- Federal Family Education Loan (FFEL) Program Loans: While these loans were made by private lenders, they were guaranteed by the federal government. FFEL Loans are only eligible for Borrower Defense to Repayment if they’ve been consolidated into a Direct Loan.
- Federal Perkins Loans: These school-based loans are eligible if they’ve been consolidated into a Direct Loan.
Understanding Legal Claims
A valid legal claim for Borrower Defense to Repayment typically involves showing that your school violated state law. This could be a law related to the loan itself or the educational service provided. For example, if your school falsely advertised job placement rates or lied about the cost of the program, these could be valid legal claims.
The exact laws vary by state, so it’s important to research your state’s specific laws regarding educational services and loan practices. In many cases, successful claims involve showing that the school committed fraud or made misrepresentations that you relied on when deciding to attend the school and take out loans.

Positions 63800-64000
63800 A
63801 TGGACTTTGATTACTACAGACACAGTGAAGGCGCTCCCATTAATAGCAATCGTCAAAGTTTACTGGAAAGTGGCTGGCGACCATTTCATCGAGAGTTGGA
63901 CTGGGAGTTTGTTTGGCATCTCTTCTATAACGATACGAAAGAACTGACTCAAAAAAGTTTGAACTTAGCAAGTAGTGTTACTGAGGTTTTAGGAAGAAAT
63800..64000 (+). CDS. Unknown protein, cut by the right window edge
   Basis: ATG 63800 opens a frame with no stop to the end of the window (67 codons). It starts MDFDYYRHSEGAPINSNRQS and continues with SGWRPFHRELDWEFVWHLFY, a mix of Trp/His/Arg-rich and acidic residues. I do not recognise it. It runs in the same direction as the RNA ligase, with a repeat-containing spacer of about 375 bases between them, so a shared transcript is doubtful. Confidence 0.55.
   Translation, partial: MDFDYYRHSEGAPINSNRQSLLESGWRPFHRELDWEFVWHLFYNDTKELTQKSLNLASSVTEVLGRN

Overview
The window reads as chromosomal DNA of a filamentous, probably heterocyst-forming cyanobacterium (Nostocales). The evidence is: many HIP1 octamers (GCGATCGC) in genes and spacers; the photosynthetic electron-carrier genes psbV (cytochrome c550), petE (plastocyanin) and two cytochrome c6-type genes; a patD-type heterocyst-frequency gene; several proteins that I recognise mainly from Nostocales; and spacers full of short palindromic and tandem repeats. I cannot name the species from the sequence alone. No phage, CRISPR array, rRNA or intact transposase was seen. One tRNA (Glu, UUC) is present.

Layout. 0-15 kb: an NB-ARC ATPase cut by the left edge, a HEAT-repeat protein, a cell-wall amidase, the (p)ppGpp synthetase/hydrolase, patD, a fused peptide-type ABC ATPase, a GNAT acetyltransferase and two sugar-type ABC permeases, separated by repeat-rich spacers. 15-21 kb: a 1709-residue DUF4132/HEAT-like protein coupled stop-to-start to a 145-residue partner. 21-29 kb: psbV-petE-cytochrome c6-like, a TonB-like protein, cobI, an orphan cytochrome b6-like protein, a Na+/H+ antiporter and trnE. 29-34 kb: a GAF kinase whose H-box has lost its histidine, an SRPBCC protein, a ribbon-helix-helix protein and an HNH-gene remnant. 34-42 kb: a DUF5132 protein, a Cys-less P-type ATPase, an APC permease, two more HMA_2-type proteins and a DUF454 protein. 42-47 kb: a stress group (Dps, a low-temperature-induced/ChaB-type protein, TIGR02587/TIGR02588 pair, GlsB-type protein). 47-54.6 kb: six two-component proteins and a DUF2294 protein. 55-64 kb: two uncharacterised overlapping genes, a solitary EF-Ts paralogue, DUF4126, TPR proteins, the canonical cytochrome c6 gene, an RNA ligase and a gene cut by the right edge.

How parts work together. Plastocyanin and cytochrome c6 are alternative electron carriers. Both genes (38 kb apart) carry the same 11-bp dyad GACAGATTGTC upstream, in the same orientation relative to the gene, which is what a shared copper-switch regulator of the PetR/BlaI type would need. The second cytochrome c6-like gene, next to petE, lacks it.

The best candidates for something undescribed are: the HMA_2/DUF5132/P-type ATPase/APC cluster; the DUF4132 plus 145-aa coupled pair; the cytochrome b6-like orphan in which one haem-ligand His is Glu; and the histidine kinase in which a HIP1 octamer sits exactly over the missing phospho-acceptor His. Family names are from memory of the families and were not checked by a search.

How to Apply for Borrower Defense to Repayment
Applying for Borrower Defense to Repayment involves a few key steps:
- Gather your documents: This includes any records, emails, enrollment agreements, promotional materials, or other documents that support your claim. Be ready to provide specific examples of how you were misled by your school.
- Complete the application: You can submit your application online or via mail. On the application, you’ll need to provide details about your school, your program of study, when you attended, and the specific deceptive or illegal actions that your school took. Be as detailed and specific as possible.
- Submit your application: Online applications can be submitted directly through the U.S. Department of Education’s website. If you prefer to mail your application, you can download a fillable PDF form and send it to the address provided on the form.
Here’s the link: Borrower Defense Application